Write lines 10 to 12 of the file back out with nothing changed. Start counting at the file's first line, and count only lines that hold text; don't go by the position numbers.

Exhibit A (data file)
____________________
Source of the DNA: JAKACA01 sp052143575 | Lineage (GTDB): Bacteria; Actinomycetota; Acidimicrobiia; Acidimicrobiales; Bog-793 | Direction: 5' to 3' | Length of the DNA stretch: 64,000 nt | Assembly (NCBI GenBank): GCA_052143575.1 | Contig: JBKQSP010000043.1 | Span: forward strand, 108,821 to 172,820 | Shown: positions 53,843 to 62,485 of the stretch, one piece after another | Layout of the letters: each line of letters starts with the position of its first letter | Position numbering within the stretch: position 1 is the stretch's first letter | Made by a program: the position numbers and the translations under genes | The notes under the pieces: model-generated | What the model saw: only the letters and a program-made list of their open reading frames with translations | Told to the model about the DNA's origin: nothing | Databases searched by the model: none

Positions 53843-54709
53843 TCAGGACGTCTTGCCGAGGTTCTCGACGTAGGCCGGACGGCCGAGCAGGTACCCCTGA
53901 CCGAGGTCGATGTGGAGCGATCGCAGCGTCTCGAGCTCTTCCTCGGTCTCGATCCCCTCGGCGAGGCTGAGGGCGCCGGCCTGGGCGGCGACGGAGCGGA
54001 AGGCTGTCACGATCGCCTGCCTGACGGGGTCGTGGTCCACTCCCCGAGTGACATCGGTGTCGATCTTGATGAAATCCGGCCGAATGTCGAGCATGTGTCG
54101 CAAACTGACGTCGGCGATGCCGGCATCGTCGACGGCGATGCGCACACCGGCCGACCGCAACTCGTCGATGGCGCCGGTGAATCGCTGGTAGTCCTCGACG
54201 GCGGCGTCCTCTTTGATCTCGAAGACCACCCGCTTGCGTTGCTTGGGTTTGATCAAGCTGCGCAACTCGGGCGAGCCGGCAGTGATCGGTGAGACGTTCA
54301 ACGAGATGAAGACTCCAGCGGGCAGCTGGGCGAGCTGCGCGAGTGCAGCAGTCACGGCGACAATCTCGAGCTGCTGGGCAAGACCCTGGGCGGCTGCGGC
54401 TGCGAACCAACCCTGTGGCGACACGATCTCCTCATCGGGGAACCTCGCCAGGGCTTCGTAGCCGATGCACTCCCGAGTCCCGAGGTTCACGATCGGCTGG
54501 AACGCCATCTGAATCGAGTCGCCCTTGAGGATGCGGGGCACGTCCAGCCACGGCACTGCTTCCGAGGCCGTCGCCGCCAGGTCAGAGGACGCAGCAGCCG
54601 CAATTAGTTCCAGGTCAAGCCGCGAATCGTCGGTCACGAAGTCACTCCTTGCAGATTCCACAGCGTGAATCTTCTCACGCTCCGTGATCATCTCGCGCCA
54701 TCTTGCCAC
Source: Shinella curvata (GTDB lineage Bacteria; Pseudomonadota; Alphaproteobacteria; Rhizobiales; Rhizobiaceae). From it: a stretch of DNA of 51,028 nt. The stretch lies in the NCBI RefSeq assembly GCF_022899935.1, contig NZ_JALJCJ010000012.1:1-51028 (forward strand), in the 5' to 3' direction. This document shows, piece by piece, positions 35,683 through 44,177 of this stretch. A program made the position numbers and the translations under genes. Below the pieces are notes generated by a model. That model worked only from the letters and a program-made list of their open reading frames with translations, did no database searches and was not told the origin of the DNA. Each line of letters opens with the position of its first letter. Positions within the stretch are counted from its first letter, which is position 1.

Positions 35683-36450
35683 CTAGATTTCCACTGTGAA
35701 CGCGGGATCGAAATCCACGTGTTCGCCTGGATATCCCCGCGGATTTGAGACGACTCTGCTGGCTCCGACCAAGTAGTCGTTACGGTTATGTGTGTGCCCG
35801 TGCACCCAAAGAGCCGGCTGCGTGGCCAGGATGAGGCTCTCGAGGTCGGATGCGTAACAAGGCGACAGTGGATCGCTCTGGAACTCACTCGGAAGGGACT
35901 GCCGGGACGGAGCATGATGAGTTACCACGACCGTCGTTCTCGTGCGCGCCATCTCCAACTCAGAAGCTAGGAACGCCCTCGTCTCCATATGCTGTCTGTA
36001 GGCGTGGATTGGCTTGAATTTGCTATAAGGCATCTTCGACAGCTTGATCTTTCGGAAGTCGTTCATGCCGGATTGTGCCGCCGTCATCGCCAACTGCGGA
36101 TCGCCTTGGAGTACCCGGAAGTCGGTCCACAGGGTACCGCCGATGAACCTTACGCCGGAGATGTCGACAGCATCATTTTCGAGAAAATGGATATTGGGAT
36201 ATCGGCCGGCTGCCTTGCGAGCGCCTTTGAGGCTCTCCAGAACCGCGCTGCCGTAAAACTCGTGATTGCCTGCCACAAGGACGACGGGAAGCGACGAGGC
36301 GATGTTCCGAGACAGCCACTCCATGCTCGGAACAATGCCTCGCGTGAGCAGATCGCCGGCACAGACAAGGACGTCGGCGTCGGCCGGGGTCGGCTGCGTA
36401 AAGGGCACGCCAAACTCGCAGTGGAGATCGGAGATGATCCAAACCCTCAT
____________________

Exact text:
54501 AACGCCATCTGAATCGAGTCGCCCTTGAGGATGCGGGGCACGTCCAGCCACGGCACTGCTTCCGAGGCCGTCGCCGCCAGGTCAGAGGACGCAGCAGCCG
54601 CAATTAGTTCCAGGTCAAGCCGCGAATCGTCGGTCACGAAGTCACTCCTTGCAGATTCCACAGCGTGAATCTTCTCACGCTCCGTGATCATCTCGCGCCA
54701 TCTTGCCAC